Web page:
How snowboarding set the evolution of winter sports back three decades (column) | SummitDaily.com

How snowboarding set the evolution of winter sports back three decades (column)

By Roger Marolt / From The Aspen Times

Roger Marolt

I don't hate snowboarders. I hate snowboarding. This is not because I think they go too fast or make loud noises as they scrape snow off the ski runs or even because a few snowboarders cuss and smoke cigarettes in lift lines.

For me, it's simpler than that; I think snowboarding set the evolution of winter sports back about three decades, and now I don't think I will live to see simple adventurers snatch skiing back from wine sippers.

I came to this conclusion through experience at the time snowboarding was gaining fast popularity and the experts predicted it was going to revolutionize the snow-sport industry. A friend of mine, who was an instructor, gave me a free invite to participate in a three-day clinic that was guaranteed to "blow my mind."

In the first hour of the clinic, I was admittedly an uncoordinated mess and could barely figure out which end of the board went in front. By noon, I discovered that the front and back of the board were completely irrelevant. By the third day, I was a bona-fide expert and I knew with certainty that I had gotten all I was ever going to get out of the sport.

I outlasted the sport. Yes, I may be old, but snowboarding is dead. How do I know? You don't see kids riding them anymore. Snowboards may have been the first snow-carving tool, but modern skis came along and do it much better with far more versatility. Ask any 7-year-old which is better and you will instantly appreciate the stubbornness of the last of the snowboarders you see riding out into their looming midlife crises.

OK, you see a few tourist kids now and then on them, but you can blame that on the parents who told them that it was the cool thing to do and who garnered this information from watching the X Games on TV and still think that three-day infomercial during a mid-winter lull in the real sports world is a harbinger of hip trends. The main reason kids show up at the venue anymore is for the concerts after the events.

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When snowboards were predicted to be the salvation of the ski industry, skiing was dying. Skier days had been flat since the 1970s. People in the business were panicked. Snowboarding was new, came with a cool surfer-ish attitude and people with braided pony tails were into it. It was sure to reconnect young people to sliding around on snow.

Twenty years later, skiing is still flatlining, but not because it isn't any fun. The experts severely miscalculated what was wrong with skiing. They thought people were bored with it. They should have actually tried it before deciding that. The truth is that skiing was, is, and probably will continue to be one of the most exciting forms of recreation since saber-tooth tiger wrestling.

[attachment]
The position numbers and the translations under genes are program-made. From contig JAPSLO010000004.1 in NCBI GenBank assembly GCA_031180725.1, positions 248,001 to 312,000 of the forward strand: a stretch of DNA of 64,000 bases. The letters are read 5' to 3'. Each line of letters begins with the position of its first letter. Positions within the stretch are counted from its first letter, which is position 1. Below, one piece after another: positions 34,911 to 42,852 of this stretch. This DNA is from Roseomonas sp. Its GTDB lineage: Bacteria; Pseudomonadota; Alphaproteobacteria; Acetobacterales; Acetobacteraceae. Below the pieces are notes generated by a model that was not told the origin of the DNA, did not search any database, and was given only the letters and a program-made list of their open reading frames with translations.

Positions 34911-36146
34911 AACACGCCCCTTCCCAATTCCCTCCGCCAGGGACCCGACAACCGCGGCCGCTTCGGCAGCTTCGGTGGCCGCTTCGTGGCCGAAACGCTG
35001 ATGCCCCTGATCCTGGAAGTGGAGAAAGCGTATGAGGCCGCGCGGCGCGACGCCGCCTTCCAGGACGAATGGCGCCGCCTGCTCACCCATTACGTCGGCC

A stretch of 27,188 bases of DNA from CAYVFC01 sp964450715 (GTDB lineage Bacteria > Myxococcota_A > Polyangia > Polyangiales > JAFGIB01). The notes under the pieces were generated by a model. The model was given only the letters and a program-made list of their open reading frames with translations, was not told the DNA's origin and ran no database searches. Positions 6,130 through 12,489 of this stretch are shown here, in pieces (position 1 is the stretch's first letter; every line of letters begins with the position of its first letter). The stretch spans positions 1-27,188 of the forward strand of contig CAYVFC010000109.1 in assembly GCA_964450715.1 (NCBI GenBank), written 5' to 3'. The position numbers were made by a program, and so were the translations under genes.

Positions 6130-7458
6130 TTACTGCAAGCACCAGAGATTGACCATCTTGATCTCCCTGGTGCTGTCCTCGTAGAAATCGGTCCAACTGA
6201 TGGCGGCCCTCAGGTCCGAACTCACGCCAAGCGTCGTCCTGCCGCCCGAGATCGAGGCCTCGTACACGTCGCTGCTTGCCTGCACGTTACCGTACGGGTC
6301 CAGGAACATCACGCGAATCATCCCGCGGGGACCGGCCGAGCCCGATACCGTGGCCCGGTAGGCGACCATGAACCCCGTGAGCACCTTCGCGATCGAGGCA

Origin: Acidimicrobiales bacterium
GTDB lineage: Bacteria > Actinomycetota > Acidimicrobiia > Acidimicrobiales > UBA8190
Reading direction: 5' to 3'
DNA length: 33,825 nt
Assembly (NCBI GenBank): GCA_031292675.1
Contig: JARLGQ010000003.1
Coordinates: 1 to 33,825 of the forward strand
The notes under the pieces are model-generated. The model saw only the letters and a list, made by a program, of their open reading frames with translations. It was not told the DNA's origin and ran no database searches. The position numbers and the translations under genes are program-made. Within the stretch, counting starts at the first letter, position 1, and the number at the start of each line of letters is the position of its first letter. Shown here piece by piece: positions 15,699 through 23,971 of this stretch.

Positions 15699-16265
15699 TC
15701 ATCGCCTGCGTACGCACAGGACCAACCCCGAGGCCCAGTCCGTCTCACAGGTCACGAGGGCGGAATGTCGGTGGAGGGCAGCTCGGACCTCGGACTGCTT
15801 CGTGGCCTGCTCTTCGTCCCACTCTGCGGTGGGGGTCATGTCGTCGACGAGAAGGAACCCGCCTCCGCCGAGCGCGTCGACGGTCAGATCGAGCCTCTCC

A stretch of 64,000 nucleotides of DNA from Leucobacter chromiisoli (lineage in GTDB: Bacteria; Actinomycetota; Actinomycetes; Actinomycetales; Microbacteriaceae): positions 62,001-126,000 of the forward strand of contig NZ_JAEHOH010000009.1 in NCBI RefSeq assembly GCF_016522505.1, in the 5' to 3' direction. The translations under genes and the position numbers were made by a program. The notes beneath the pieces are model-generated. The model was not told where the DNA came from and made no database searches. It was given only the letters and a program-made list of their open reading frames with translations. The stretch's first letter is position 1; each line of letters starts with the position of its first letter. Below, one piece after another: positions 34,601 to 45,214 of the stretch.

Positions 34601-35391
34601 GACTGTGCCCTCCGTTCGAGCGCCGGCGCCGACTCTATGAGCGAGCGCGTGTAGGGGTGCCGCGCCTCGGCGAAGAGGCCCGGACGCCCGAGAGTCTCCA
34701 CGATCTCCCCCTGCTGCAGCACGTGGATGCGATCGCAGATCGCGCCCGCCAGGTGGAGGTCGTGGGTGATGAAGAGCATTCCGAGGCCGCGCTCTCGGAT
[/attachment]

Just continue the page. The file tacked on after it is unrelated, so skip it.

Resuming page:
The only problem with skiing is that it became too dang expensive for all but the most spoiled children to get a taste of. Ask any drug dealer; you can't get anyone hooked on something they can't afford to try. With skiing, the people who are addicted are too old to do it much longer. Young people are into financially healthier alternatives.

Let's get back to the history, though. With everyone all in about snowboarding being the surefire salvation to bring youth back into the sport, euphoric confidence about the future caused the ski industry to keep raising prices, which only exasperated the one problem skiing ever really had.

To push a bad situation into the worst possible outcome, as the industry glowered so effusively about the gnarliness of snowboarding, they inadvertently, but securely associated skiing with have-been old fogies of yesteryear. In the mind of the young, skiing now ranks right up there with polo and America Cup sailing as the activities of choice for rich geezers who need a break from milling around their vineyards.

OK, I've been a little harsh on snowboarders here and I apologize. As I said in the beginning, I have no hard feelings about them. If that's how you get your cold weather jollies, I am thrilled for you getting out there and doing it. I am happy to share the slopes and consider us cousins on the quest for wintertime thrills. If my angst seems to be aimed at you, be sure that I had the industry experts in my sights. I think they went for a fakie backside grab and let the golden goose slip out of their grip.

Roger Marolt will grow a ponytail before he rides a snowboard again. Email at roger@maroltllp.com